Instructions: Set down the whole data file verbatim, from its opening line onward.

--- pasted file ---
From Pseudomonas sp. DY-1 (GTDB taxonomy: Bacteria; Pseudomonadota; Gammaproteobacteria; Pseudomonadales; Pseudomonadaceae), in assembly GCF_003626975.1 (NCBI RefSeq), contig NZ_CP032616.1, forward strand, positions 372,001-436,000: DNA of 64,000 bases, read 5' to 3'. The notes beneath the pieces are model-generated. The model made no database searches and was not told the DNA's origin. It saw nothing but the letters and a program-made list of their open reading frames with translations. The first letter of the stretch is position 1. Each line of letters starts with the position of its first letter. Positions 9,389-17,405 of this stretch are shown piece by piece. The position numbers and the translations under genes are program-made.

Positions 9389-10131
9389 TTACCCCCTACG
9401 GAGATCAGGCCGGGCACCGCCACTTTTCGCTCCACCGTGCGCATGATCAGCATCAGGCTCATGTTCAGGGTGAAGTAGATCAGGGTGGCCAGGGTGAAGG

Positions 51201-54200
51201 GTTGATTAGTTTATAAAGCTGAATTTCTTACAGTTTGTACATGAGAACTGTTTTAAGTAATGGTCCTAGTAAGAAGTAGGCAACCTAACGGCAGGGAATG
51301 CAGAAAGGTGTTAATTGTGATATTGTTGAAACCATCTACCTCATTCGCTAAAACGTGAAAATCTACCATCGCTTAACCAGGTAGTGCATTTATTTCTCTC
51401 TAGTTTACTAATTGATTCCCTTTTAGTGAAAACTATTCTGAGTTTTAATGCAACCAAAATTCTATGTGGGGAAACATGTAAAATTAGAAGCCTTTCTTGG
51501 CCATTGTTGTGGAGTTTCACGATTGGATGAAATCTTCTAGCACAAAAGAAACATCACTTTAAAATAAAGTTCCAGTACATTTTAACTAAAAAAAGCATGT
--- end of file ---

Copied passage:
From Pseudomonas sp. DY-1 (GTDB taxonomy: Bacteria; Pseudomonadota; Gammaproteobacteria; Pseudomonadales; Pseudomonadaceae), in assembly GCF_003626975.1 (NCBI RefSeq), contig NZ_CP032616.1, forward strand, positions 372,001-436,000: DNA of 64,000 bases, read 5' to 3'. The notes beneath the pieces are model-generated. The model made no database searches and was not told the DNA's origin. It saw nothing but the letters and a program-made list of their open reading frames with translations. The first letter of the stretch is position 1. Each line of letters starts with the position of its first letter. Positions 9,389-17,405 of this stretch are shown piece by piece. The position numbers and the translations under genes are program-made.

Positions 9389-10131
9389 TTACCCCCTACG
9401 GAGATCAGGCCGGGCACCGCCACTTTTCGCTCCACCGTGCGCATGATCAGCATCAGGCTCATGTTCAGGGTGAAGTAGATCAGGGTGGCCAGGGTGAAGG

Positions 51201-54200
51201 GTTGATTAGTTTATAAAGCTGAATTTCTTACAGTTTGTACATGAGAACTGTTTTAAGTAATGGTCCTAGTAAGAAGTAGGCAACCTAACGGCAGGGAATG
51301 CAGAAAGGTGTTAATTGTGATATTGTTGAAACCATCTACCTCATTCGCTAAAACGTGAAAATCTACCATCGCTTAACCAGGTAGTGCATTTATTTCTCTC
51401 TAGTTTACTAATTGATTCCCTTTTAGTGAAAACTATTCTGAGTTTTAATGCAACCAAAATTCTATGTGGGGAAACATGTAAAATTAGAAGCCTTTCTTGG
51501 CCATTGTTGTGGAGTTTCACGATTGGATGAAATCTTCTAGCACAAAAGAAACATCACTTTAAAATAAAGTTCCAGTACATTTTAACTAAAAAAAGCATGT